As people have converted forests into farms and plantations, sites of commercial logging, and human settlements, Indochinese tigers have lost habitat. Additionally, habitat fragmentation—when a habitat is broken into separate pieces—forces the tigers into smaller, isolated populations. Tigers’ habitats are fragmented by other land uses, such as farmland, and by barriers that make it difficult for them to move around, such as roads. As a result, Indochinese tigers are sometimes blocked from finding mates.

It also can make them more susceptible to poachers, who trade their skins, bones, and meat. Tiger parts are used in traditional medicines, tiger bone wine, rugs, and jewelry. The market for these products—though illegal—exists primarily in China and Vietnam, where consuming or displaying tiger products serves as a status symbol.

Conservation

In 2010 governments from 13 different countries, including all six that historically contained Indochinese tiger habitats, adopted the Global Tiger Recovery Program, which set a goal to double the number of wild tigers by 2022. Methods to accomplish this include engaging local communities to lessen human-tiger conflicts, preserving habitats by protecting breeding grounds and creating corridors between fragmented populations, and reducing poaching through strengthened national policy and law enforcement.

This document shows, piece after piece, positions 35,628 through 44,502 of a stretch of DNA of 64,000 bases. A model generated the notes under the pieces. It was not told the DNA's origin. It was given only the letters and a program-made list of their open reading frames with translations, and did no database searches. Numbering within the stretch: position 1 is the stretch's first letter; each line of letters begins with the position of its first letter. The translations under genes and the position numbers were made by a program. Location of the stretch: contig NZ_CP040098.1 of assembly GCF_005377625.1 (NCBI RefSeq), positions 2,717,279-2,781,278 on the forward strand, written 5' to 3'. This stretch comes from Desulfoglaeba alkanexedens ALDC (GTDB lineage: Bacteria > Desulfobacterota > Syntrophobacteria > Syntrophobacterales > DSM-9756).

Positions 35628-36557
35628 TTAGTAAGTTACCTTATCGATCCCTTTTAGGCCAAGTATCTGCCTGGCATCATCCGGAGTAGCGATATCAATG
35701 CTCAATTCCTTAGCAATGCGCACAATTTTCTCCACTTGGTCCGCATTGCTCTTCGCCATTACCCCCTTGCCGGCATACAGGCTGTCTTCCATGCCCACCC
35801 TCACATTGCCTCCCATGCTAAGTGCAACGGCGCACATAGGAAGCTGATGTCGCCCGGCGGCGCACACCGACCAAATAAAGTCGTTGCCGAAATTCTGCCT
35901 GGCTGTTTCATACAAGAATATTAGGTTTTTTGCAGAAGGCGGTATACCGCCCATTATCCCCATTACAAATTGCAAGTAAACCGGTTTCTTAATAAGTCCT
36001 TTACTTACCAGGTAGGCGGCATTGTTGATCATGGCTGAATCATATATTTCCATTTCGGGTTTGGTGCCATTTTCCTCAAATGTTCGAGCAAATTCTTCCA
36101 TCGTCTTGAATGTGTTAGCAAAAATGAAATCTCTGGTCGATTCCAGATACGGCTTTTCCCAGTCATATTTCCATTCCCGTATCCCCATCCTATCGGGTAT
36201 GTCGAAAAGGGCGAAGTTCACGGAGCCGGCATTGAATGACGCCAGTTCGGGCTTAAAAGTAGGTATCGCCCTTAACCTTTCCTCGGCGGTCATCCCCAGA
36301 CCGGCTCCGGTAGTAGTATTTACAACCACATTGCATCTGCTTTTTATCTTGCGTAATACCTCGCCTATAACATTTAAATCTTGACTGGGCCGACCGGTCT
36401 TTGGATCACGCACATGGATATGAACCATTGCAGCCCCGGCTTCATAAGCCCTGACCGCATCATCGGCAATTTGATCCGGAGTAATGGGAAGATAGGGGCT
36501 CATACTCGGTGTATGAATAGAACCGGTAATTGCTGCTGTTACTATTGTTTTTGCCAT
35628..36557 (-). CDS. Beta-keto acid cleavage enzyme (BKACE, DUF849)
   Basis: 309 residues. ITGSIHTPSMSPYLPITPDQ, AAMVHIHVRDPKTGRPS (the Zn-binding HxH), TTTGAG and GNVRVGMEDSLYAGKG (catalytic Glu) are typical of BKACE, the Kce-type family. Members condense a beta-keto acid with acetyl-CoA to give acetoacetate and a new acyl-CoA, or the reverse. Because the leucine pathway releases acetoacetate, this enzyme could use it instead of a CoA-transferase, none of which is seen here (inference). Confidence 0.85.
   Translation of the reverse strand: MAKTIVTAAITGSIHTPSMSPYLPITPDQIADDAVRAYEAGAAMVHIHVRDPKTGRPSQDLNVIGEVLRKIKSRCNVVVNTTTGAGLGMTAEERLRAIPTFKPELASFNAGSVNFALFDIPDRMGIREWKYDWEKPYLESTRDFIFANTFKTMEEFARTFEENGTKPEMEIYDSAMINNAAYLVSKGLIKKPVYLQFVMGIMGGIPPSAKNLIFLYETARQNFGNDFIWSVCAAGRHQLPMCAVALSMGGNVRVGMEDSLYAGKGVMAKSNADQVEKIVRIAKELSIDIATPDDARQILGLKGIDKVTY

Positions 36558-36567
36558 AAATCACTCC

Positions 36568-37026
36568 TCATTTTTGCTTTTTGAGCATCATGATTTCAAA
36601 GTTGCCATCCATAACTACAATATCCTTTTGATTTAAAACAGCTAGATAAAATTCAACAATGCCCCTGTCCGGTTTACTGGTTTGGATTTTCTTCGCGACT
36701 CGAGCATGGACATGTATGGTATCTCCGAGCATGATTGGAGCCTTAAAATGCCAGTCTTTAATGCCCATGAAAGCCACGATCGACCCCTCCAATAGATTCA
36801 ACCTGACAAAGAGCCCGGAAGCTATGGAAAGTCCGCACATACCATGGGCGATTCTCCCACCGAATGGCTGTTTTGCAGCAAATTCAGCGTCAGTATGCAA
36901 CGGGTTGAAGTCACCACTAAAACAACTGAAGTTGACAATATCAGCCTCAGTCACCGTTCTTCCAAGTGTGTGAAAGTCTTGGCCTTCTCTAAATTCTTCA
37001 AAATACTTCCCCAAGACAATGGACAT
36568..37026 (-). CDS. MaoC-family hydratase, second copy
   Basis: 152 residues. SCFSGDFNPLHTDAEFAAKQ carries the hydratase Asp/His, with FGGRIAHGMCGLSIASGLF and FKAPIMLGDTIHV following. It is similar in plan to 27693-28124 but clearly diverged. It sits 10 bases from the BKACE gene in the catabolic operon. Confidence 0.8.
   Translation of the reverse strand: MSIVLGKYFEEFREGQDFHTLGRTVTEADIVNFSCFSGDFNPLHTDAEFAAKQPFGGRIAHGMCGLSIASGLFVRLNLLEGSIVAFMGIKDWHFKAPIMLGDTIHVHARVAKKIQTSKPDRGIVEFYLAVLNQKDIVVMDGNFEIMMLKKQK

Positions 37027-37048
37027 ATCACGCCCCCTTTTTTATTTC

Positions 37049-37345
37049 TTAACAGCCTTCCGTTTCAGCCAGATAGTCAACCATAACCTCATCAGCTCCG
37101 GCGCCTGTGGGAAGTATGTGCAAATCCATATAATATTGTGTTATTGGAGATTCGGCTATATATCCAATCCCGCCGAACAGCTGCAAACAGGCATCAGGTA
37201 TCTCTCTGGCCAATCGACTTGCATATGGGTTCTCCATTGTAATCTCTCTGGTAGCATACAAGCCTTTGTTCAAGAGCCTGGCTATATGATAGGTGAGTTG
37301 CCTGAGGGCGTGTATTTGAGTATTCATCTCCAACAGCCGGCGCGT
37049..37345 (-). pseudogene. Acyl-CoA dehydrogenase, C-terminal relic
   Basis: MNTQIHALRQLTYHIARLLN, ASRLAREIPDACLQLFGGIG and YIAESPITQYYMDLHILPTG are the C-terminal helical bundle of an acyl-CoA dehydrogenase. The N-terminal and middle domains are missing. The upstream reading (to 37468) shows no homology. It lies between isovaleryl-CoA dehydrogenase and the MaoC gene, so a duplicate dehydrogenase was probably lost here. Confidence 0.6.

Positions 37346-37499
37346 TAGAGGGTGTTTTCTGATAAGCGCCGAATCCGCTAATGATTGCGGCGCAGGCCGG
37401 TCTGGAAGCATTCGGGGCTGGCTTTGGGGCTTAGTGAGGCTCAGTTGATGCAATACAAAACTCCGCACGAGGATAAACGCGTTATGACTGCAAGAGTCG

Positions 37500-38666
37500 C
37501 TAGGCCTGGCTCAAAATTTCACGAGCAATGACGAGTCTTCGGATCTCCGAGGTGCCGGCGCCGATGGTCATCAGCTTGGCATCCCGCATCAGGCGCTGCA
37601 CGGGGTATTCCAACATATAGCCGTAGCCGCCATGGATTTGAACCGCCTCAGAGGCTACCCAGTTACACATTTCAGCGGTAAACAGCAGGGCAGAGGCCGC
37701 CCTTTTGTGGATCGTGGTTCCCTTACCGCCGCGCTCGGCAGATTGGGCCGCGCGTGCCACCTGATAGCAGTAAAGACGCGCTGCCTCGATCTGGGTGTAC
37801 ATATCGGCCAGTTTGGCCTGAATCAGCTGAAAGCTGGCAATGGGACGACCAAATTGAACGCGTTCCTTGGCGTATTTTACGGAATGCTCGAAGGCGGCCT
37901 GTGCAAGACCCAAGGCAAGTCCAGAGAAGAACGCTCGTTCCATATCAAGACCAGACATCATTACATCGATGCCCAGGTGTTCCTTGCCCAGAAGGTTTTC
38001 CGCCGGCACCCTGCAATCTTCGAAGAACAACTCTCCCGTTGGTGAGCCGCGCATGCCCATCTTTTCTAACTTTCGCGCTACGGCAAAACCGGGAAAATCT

Thailand is considered the last stronghold of the subspecies, with two main populations in the protected areas of the Western Forest Complex and the Dong Phayayen-Khao Yai Forest Complex. In 2016 a report estimated its national population between roughly a hundred and 128 individuals. Given the Western Forest Complex’s area and prey, the habitat has the potential to support as many as 2,000 tigers.